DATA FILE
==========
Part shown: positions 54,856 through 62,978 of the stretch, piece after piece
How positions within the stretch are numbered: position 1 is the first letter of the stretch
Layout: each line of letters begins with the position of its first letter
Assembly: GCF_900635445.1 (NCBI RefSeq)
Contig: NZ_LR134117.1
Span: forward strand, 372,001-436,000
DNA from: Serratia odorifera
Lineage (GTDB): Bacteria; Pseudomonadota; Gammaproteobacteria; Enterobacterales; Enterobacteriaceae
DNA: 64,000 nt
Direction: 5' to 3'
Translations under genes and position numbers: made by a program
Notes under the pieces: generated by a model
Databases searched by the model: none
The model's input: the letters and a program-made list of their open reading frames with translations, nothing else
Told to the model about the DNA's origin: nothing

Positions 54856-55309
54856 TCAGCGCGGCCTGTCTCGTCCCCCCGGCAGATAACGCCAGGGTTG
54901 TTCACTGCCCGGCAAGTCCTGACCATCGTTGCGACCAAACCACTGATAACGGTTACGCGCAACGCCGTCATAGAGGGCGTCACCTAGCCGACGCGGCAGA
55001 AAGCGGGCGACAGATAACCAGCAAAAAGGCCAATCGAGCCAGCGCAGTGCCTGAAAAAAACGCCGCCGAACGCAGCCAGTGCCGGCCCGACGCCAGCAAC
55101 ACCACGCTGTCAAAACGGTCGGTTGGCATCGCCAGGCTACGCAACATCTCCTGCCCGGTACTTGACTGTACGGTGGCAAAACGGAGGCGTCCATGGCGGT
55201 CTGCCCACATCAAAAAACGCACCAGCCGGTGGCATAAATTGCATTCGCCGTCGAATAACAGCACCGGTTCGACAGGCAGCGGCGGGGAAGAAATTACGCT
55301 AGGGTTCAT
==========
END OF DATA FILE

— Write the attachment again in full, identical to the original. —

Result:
Part shown: positions 54,856 through 62,978 of the stretch, piece after piece
How positions within the stretch are numbered: position 1 is the first letter of the stretch
Layout: each line of letters begins with the position of its first letter
Assembly: GCF_900635445.1 (NCBI RefSeq)
Contig: NZ_LR134117.1
Span: forward strand, 372,001-436,000
DNA from: Serratia odorifera
Lineage (GTDB): Bacteria; Pseudomonadota; Gammaproteobacteria; Enterobacterales; Enterobacteriaceae
DNA: 64,000 nt
Direction: 5' to 3'
Translations under genes and position numbers: made by a program
Notes under the pieces: generated by a model
Databases searched by the model: none
The model's input: the letters and a program-made list of their open reading frames with translations, nothing else
Told to the model about the DNA's origin: nothing

Positions 54856-55309
54856 TCAGCGCGGCCTGTCTCGTCCCCCCGGCAGATAACGCCAGGGTTG
54901 TTCACTGCCCGGCAAGTCCTGACCATCGTTGCGACCAAACCACTGATAACGGTTACGCGCAACGCCGTCATAGAGGGCGTCACCTAGCCGACGCGGCAGA
55001 AAGCGGGCGACAGATAACCAGCAAAAAGGCCAATCGAGCCAGCGCAGTGCCTGAAAAAAACGCCGCCGAACGCAGCCAGTGCCGGCCCGACGCCAGCAAC
55101 ACCACGCTGTCAAAACGGTCGGTTGGCATCGCCAGGCTACGCAACATCTCCTGCCCGGTACTTGACTGTACGGTGGCAAAACGGAGGCGTCCATGGCGGT
55201 CTGCCCACATCAAAAAACGCACCAGCCGGTGGCATAAATTGCATTCGCCGTCGAATAACAGCACCGGTTCGACAGGCAGCGGCGGGGAAGAAATTACGCT
55301 AGGGTTCAT